Every year the Republic Day is celebrated with a parade that involves a grand show of strength in front of crowds of more than a lakh including special international guests gathered to witness the extravagant display.
But the celebrations will be quite different in 2021.
Like everything else, the 72nd Republic Day function has also been hit by the COVID-19 pandemic, forcing the event to be scaled down.
Here are the key changes this year:
R-Day sans a chief guest
Earlier, British PM Boris Johnson was invited as the chief guest for the event. But following the discovery of a new COVID-19 strain in the UK, the country went into repeated lockdowns to combat the situation and Johnson was forced to withdraw his participation.
The crowd size has come down to 25,000 this time from around 1.25 lakh in previous years. The seating will also be spaced out to maintain social distancing.
Two of the newly inducted Rafale fighter aircraft will feature in the Republic Day flypast. Each Rafale fighter will be flying in Eklavya formation and Brahmastra formation.
First female IAF fighter pilot
Flight Lieutenant Bhawana Kanth will be part of the Republic Day parade this year, becoming the first woman fighter pilot to participate in the ceremonial event on January 26.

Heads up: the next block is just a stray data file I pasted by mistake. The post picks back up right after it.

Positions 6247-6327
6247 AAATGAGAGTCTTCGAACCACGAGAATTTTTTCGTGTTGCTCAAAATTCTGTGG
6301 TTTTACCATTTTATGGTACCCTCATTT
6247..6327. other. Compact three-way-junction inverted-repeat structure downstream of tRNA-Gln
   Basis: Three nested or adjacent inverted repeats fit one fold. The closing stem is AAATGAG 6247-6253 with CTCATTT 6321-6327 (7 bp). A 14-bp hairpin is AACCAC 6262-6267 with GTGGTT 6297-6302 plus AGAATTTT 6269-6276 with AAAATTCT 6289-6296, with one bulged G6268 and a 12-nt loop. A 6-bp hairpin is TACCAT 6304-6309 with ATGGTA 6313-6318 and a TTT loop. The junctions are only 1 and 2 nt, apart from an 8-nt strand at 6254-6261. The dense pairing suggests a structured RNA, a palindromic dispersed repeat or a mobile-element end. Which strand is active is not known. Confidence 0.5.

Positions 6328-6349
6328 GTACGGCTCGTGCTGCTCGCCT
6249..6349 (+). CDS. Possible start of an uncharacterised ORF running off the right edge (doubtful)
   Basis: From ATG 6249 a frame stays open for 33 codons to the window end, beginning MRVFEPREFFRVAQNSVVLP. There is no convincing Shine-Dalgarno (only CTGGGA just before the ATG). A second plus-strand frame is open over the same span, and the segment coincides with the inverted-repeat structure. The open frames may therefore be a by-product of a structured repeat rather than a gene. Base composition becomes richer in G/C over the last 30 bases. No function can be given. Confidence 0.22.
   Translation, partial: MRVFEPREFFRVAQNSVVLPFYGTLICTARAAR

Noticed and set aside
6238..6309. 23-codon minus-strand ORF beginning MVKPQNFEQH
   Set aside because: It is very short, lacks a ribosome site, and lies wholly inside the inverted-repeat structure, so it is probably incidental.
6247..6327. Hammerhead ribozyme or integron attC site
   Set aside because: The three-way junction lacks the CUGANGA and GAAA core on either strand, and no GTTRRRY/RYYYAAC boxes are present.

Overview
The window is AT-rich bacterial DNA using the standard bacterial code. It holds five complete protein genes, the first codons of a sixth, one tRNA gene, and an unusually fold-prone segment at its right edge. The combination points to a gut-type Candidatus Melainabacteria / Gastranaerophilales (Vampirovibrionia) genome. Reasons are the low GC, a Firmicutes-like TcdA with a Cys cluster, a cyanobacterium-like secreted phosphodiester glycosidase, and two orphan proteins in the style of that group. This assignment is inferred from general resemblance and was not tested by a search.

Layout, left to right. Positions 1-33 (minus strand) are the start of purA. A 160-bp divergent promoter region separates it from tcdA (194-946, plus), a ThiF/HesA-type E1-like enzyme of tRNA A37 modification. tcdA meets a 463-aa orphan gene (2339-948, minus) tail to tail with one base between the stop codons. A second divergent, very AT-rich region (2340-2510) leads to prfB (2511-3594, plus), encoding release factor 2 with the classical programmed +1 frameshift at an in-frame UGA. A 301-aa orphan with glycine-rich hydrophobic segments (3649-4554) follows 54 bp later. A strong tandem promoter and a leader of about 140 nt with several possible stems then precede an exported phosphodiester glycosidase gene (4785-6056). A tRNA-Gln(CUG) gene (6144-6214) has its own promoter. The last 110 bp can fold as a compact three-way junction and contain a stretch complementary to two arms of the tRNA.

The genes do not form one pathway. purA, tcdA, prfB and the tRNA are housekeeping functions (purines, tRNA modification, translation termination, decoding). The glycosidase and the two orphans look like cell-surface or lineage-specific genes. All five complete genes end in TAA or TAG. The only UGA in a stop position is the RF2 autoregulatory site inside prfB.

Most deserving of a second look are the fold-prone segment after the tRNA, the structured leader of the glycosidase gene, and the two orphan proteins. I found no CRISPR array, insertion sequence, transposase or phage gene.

"I had been watching the Republic Day Parade on television and now I am going to be a part of it. It is a matter of pride for me," said Bhawana to The New Indian Express.
A 122-member contingent of the Bangladesh Armed Forces (tri-services) will take part in this year's parade as a special invitee. It is the golden jubilee year of Bangladesh’s independence following the war of 1971 in which India offered support.
The tractor parade by agitating farmers on January 26, like the Republic Day parade at Rajpath, will feature tableaux depicting themes related to the protest against the new farm laws.
According to the organisers, these tableaux from across states will also provide glimpses of village life, the history of the farmers’ movement in India, the role of women farmers and farming practices followed in different states.
Around 2,500 volunteers have been deployed to ensure that the parade remains peaceful.
Only five people will be allowed on a tractor and strict vigil is being maintained to thwart any criminal activity. A team of ex-servicemen will keep an eye on the security situation.
(With inputs from ENS and agencies)